Q: I traveled to the beach aboard a bus that was dilapidated and uncomfortable, with air conditioning that was in poor working order. The travelers were grumbling, protesting that such conditions were intolerable during a heat wave. I joined the crowd on the bus and announced that it wasn’t the first time that this bus company was providing such service, and that it was clearly an act against the frum community. I added that drivers who agree to drive old buses receive bonus pay. (It turned out that this piece of information was incorrect, and is thus hotzaas shem ra about the driver.)
Later on along the way, I felt the driver glaring angrily at me. He may have been frustrated with my continuous complaints about the air conditioning, or may have been offended by my claim against drivers.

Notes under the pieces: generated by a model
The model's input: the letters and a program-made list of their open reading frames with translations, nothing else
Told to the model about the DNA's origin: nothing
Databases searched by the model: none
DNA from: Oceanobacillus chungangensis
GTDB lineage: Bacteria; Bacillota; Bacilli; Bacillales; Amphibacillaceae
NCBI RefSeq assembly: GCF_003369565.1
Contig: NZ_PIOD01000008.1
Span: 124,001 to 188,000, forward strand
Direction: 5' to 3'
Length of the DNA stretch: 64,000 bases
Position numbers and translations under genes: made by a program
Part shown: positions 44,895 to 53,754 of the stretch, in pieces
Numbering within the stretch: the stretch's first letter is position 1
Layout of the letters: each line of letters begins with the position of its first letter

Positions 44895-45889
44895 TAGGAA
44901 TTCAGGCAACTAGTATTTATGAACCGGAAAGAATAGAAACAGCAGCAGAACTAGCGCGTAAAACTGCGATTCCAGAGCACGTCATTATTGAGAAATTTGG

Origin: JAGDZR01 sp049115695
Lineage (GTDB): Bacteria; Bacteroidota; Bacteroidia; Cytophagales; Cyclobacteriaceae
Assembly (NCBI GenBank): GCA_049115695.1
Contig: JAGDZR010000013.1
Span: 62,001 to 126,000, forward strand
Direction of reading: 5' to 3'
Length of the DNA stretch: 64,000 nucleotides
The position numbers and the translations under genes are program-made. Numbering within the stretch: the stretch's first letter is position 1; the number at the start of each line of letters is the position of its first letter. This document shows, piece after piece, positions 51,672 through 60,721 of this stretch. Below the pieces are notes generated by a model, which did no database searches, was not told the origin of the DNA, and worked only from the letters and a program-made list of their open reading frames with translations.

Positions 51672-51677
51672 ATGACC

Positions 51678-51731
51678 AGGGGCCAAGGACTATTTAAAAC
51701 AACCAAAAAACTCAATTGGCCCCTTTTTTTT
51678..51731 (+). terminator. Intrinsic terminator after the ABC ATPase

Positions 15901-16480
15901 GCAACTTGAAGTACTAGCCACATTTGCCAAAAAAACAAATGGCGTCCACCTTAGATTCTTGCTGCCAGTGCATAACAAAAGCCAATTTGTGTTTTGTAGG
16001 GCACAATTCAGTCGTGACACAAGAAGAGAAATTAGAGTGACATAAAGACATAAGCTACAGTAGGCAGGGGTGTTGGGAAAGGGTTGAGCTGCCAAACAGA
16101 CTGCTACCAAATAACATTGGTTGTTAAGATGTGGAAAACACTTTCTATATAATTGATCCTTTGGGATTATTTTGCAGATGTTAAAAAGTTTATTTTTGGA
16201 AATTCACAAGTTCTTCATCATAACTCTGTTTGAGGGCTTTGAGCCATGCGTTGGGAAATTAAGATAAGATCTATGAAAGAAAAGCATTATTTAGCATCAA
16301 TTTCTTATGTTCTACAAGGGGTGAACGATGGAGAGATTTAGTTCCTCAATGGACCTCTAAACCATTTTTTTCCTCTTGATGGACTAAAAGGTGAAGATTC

I regret what I said and I’m afraid that I transgressed with forbidden speech, but I don’t know who the driver was and therefore can’t apologize. What should I do?
A: The negativity that you aired on the bus was aimed at the bus company in general and the driver in particular. Regarding the driver, the way to repent is by charatah, viduy and kabbalah al ha’asid. Regarding the bus company, if the complaints against it are common knowledge, it may be that you didn’t violate the halachah. This is especially true if your goal was to remedy a situation and to fight against authorities who are making light of the frum community’s needs.
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